Weber was redesigning the website for their grills and accessories and wanted to test several UX changes on a development environment before going live.
One of the issues we uncovered was that users didn’t know that the navigation items in the main menu expanded.
To solve this, we added carets next to the menu titles to indicate action. After making this simple fix, users clearly understood that they would find additional pages in the menu.
5. Using a search icon without an input field confuses users.
While redesigning the website for NOW Foods, we found that users were confused by a small change: we removed the input field for the search bar.
By merely adding the field back to the search area, users could search the site with ease.
Usability testing is a quick, simple way to improve the user experience, whether you’re creating a new site or app or redesigning what you have now. Contact us to learn more about how to execute your own usability test today.
Should you use a hamburger menu for your mobile navigation?
That’s a matter of ongoing debate here at Sandstorm®. It’s a debate we carry out in email chains linking to the latest articles, with subject lines like, “Hamburger menus were (bad/good).”
So I’m here to finally end the debate and offer a definitive answer on whether you should use hamburger menus by saying, “It depends.”
Because that’s the truth: Hamburger menus aren’t uniformly bad or good. It all depends on your audience, your goals, and how best to structure your information so that it serves your users and your needs.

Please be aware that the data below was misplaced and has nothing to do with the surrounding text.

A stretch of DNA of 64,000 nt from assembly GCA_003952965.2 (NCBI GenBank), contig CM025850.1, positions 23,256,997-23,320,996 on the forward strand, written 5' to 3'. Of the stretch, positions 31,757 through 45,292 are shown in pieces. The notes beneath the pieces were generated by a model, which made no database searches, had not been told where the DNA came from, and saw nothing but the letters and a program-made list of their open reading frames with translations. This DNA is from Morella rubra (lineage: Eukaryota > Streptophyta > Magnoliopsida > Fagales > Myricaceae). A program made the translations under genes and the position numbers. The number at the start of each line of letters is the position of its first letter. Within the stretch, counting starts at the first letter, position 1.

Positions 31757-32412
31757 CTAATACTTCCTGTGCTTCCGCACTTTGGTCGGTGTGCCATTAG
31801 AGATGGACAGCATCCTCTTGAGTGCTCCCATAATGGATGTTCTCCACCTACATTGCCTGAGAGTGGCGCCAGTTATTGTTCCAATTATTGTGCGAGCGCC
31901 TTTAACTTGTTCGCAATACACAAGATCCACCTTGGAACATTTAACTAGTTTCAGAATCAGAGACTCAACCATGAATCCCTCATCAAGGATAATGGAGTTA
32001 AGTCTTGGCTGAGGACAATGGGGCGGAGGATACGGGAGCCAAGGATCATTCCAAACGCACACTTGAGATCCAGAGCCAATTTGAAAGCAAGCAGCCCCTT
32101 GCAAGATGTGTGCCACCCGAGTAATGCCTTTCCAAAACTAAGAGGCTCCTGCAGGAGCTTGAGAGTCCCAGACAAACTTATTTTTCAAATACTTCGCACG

The Myth of the Hidden Menu
In his article Why and How to Avoid Hamburger Menus, Louie Abreu lays out a thoughtful argument against the pattern of using sidebar menus. For him, the biggest issues are:
- Low Discoverability—the menu is out of sight and, therefore, out of mind.
- Reduced Efficiency—it creates navigation friction for the user.
- Navigation Clashing—it clutters up and overloads the navigation bar.
- Lack of Glanceability—information about specific items is harder to surface.
But I don’t quite buy the rest of his argument.
Since 2014, when the article was published, hamburger menus have become a common pattern for some of the most highly trafficked sites on the web, including Google and Facebook. And in countless usability studies, we’ve seen that most people don’t mind the ‘hidden’ menu on mobile devices.